- Quality feel
- Handling not as sharp as rivals
Price as reviewed:
An entrant for the second year in a row is the Trek Emonda ALR. It still performs incredibly well for the price and looks totally badass, especially for an aluminium bike. Trek has done an amazing job with its welds, the ride and the price and that is why it is in Editor’s Choice again.
Has Trek helped make aluminium sexy again? Well, I’m my eyes it has – just look at how good this bike looks! It has turned many heads, even in this black colour way. I’m just upset I didn’t get the shiny purple colour in the Trek Emonda ALR range.
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Trek call its new bike “lightweight aluminium perfection” and it is hard to disagree with that statement, especially as the disc brake-ready frameset weighs a claimed 1,131g for a 56cm, and the 52cm build you see here only weights 7.8kg – possibly even claiming the title for the lightest aluminium bike on the market currently.
This is very good for a sub £1,800 bike, great for an aluminium bikes, let alone one with disc brakes.
Part of this weight saving is down to what Trek claims is its most optimised structure ever which, via hydroforming, has allowed the Trek engineers to manipulate, stretch and design complex shapes from the 300 series Alpha aluminium.
This itself is said to offer great ride quality as well as a strong structure and a carbon-like aesthetic. It also means that each tube can fit to its neighbour perfectly, resulting in less material being required around the welds – thus saving weight without losing strength at the joins. This is where its slender 7.8kg comes in.
What makes the bikes look like carbon is what Trek call its “Invisible Weld Technology” and it ultimately increases the surface area of the frame which adds to strength and cuts down weight.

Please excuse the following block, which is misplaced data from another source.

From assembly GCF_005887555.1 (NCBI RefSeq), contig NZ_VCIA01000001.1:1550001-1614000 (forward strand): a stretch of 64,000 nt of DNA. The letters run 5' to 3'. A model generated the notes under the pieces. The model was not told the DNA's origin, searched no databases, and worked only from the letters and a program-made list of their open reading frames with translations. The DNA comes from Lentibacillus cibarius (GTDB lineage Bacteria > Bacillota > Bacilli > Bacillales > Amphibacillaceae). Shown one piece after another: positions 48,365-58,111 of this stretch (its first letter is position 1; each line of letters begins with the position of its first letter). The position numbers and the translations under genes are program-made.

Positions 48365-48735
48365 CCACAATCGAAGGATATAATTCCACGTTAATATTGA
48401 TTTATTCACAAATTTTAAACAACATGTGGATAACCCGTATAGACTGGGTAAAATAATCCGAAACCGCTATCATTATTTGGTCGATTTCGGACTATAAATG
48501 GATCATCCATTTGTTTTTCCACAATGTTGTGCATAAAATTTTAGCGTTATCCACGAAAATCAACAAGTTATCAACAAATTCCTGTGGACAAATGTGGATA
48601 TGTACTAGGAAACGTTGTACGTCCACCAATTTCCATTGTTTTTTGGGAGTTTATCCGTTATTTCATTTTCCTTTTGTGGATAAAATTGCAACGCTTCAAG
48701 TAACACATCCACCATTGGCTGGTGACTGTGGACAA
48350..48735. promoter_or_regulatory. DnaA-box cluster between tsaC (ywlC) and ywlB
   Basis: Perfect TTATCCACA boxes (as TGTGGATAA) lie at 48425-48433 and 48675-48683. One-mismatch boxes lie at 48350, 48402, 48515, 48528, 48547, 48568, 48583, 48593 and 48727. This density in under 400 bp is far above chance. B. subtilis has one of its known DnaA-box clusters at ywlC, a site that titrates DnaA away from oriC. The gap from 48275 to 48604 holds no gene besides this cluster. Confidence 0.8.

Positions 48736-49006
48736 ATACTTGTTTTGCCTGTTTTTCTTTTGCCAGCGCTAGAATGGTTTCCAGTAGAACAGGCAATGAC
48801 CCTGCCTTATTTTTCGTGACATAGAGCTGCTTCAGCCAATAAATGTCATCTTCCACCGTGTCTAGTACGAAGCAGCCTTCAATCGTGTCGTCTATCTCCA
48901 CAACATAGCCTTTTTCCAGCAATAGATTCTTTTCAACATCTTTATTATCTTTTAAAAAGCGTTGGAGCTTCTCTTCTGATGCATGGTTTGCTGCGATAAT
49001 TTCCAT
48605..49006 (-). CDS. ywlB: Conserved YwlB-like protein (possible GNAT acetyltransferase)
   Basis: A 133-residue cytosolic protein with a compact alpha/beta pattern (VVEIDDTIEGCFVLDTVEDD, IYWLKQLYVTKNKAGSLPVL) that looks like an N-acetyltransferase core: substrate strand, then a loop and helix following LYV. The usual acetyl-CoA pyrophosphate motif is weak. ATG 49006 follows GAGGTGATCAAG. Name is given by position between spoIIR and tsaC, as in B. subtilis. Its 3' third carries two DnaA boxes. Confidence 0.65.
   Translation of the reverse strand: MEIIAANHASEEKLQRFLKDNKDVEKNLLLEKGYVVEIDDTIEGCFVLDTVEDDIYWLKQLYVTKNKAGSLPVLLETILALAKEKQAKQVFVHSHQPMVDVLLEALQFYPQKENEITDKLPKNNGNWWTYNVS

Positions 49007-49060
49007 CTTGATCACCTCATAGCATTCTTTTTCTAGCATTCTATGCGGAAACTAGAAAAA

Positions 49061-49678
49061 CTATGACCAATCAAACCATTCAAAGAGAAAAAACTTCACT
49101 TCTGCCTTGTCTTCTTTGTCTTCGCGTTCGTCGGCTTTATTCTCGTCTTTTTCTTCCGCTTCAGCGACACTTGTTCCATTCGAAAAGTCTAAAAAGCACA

I rode the purple piece of perfection (called purple flip) in Waterloo, Trek’s base at home. Get up close and you can really see that Trek has done a stellar job at making the Trek Emonda ALR as close as an aluminium can be to looking like carbon. It really does look that good.
I have the black version here, which comes in Trek’s Emonda ALR 4 guise, but it’s been built up with Shimano 105 hydraulic disc which means it is really the Emonda ALR 5 – the frameset stays the same. It still looks great though and on our industry ride from the Cycling Weekly office the other day, it turned a lot of riders’ heads, followed by a “no way!” when I told them the price.
Trek Emonda ALR: the ride
My lasting memory of the Trek Emonda ALR was a good one. I got to ride the Emonda ALR 5 disc for 60 or so kilometres around Trek’s home in Waterloo, Wisconsin. On relatively well paved roads on a very warm summer’s evening the bike performed amazingly well and did one thing that I like for an aluminium bike: that is to not to ride like an aluminium bike. But did the Emonda ALR live up to it at home on UK roads?
I think so!
What I like the most here is that you are getting the best from the brakes and the best from the tyres thanks to the clearance, without the weight penalty that a sub-£1,800 bike would normally give.
Right now the lanes are in pretty poor condition and it was no issues on the ALR: those chunky 28c tyres cushioned the road well enough and the frame did a fantastic job at reducing the buzz. Look at those slender and long rear stays with no brake arch to help compliance!
The geometry is based on Trek’s H2 formula, which gives a more relaxed fit. It basically means the front of the bike is slightly higher in a more endurance style. H1 is more aggressive and racier and can be found on the Emonda SLR, the top-end carbon version of the bike raced by the pros.
This slowed the bikes handling down a little and is where I’d say the Cannondale CAAD12 performs better. If the endurance market is where Trek wants the bike to be aimed, then it has got it right, but compared to the Cannondale it doesn’t feel as fun.
It does, however, ride better than its rival and for the price, weight and spec (yes, you can get Shimano Ultegra mechanical around this price point) it’s pretty unrivalled thanks to the performance of the new Shimano 105 disc brake groupset.
Braking is effortless, shifting is quick and precise, more so than the previous version of 105, and you don’t get much of a weight penalty for it.
Ultimately the Trek Emonda ALR is a great bike for those looking to get a ride on the well equipped machine that rides more like carbon than aluminium. For an aluminium bike it feels assured and comfortable which is one thing that this material in particular can struggle with and it looks great!
Trek seems to have got this right with the Emonda ALR: is this aluminium making a strong comeback once again? It seems so.
Trek has raised the game in my eyes when it comes to aluminium and offers something truly amazing for £1,750. Aluminium has never looked so good and a disc-brake bike weighing in under 8kg is just what you need.